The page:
The Department of Biomedical Engineering at the University of Mississippi prepares students for the interdisciplinary world of bioengineering, where technology and medicine meet. Biomedical Engineering students choose a track of study in Biomolecular Engineering, Biomedical Systems, or Bioinformatics. Graduates of the program can enter careers in medical device design, biotechnology, pharmaceutical research and sales, biomedical imaging, and telemedicine, among others. Biomedical Engineering also provides the skills and knowledge needed to pursue a Doctorate of Medicine (M.D.).

Researchers and graduate students from the University of Mississippi's Mississippi Mineral Resources Institute spent two weeks in the nation's capital this summer studying the Adams Mill fault to determine if it runs near several prominent landmarks. Data showing the locations and last movements of the geological faults in the D.C. area is important for understanding the geological history of the area, and providing input for a better understanding of the seismic risks in the area. The project also was important in testing how different geophysical methods could successfully reveal what lies underground in an urban environment. Funded by the U.S. Geological Survey, areas of study included the Washington Monument, Smithsonian National Zoological Park, Lincoln Memorial and Potomac Park. The trip will provide valuable research data and also gave students a unique educational and hands-on experience.

The University of Mississippi's $160 million, 202,000-square-foot Jim and Thomas Duff Center for Science and Technology Innovation will be the largest single construction project in the history of the Oxford campus and will be transformational as one of the nation's leading student-centered learning environments for STEM education.

Recent science and innovation achievements at the University of Mississippi include chemistry professor Jared Delcamp, who's exploring new materials that could unlock a sunlight-driven energy infrastructure, biologist Michel Ohmer, who is studying the resilience of amphibians through a $12.5 million NSF-funded research collaboration and engineering professor Paul Scovazzo and brother Anthony Scovazzo, who are patent holders for an MDA grant-winning dehumidification system in air conditioners that could lead to more efficient AC systems and healthier indoor environments.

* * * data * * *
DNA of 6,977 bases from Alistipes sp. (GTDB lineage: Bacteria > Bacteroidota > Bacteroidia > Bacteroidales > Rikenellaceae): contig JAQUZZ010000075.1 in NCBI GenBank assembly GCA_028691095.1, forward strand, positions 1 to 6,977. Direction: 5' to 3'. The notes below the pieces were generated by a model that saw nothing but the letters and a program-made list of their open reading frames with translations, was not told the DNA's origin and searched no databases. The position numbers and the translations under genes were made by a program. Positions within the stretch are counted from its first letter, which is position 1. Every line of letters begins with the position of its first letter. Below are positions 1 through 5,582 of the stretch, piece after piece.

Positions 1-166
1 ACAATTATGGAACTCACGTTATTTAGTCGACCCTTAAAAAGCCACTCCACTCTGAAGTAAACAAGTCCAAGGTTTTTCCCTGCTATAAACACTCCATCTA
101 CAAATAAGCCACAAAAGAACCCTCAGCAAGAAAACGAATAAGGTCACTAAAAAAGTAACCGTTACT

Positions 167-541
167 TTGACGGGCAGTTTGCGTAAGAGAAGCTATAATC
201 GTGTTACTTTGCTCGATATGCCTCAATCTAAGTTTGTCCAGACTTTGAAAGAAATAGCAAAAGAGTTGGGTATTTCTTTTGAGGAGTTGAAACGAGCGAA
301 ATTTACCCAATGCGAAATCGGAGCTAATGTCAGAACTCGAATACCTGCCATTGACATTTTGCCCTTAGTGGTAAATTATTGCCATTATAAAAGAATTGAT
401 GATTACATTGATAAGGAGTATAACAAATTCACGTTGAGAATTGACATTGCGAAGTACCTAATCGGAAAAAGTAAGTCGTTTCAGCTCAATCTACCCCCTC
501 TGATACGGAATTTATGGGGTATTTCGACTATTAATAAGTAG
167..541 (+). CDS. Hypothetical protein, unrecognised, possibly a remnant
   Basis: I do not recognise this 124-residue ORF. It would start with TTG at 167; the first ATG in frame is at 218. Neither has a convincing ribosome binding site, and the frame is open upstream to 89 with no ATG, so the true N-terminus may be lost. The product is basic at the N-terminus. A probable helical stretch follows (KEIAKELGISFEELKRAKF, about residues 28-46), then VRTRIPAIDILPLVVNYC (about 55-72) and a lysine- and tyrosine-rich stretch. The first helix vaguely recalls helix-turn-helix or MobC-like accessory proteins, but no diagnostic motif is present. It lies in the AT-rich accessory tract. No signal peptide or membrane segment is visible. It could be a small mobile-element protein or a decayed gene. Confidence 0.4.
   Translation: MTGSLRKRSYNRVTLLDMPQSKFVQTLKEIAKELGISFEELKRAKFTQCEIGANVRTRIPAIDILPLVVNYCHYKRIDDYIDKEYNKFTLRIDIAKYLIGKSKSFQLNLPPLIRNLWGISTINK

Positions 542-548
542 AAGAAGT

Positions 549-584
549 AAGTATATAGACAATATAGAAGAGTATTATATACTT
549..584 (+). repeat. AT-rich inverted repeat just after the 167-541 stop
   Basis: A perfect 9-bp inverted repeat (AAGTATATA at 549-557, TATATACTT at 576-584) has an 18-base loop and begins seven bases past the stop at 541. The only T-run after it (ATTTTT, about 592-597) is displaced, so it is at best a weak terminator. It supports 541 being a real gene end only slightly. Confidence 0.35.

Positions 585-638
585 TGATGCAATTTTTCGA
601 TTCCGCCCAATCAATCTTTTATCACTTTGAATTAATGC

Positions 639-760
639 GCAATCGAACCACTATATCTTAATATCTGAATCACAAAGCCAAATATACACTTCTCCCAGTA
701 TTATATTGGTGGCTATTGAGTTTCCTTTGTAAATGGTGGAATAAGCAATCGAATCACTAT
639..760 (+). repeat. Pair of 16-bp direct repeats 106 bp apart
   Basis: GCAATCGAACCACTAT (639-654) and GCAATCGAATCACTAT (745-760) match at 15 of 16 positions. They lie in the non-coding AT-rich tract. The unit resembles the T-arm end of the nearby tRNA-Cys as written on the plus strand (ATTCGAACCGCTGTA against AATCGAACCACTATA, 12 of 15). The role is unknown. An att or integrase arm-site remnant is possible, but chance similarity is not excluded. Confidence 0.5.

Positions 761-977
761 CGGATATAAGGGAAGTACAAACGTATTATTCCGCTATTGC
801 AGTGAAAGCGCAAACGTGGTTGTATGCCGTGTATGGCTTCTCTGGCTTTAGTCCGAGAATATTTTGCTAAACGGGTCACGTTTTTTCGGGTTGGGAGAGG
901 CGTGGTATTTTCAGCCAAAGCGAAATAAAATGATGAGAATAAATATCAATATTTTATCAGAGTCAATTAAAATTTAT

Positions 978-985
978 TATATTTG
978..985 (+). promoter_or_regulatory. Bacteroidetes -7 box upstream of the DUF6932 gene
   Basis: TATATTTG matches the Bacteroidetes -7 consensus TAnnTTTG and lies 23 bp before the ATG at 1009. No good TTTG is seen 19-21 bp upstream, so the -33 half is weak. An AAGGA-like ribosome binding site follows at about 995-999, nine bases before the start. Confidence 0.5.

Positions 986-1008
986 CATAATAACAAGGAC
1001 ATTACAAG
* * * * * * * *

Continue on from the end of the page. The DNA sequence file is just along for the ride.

The University of Southern Mississippi offers the only bachelor's degree in ocean engineering degree in Mississippi and one of only 10 programs in the nation. With easy access to the Gulf of Mexico, students in USM's ocean engineering program gain hands-on experience with cutting-edge uncrewed systems, autonomous underwater and surface vehicles, remotely operated vehicles, and other autonomous systems that are deployed in the lab or from USM research vessels. Students in USM's School of Ocean Science and Engineering traverse endless frontiers as they conduct research—from studying the Gulf of Mexico and understanding the environment in which autonomous vehicles operate to promoting sustainable fisheries and advancing the study of aquaculture around the world.

USM's ocean engineering program features interdisciplinary coursework that integrates multiple engineering fields such as mechanical, civil, electrical, and environmental. The ocean engineering program provides students with pathways to careers in uncrewed systems, maritime industry, offshore exploration, environmental monitoring, port operations, and with federal and state agencies.

The University of Southern Mississippi is home to North America's flagship hydrographic science program. Students in this program learn the science of measuring and depicting the parameters necessary to describe the precise nature and configuration of the seabed, its geographical relationship to the land mass, and the characteristics and dynamics of the sea.

The Master of Science in Hydrographic Science degree program at USM is internationally recognized as a Category A program. USM was the first educational institution in the United States to receive this certification in 2000. With more than 230 graduates from 33 different nations, USM's hydrographic science program is the preeminent source of technically educated hydrographers in North America.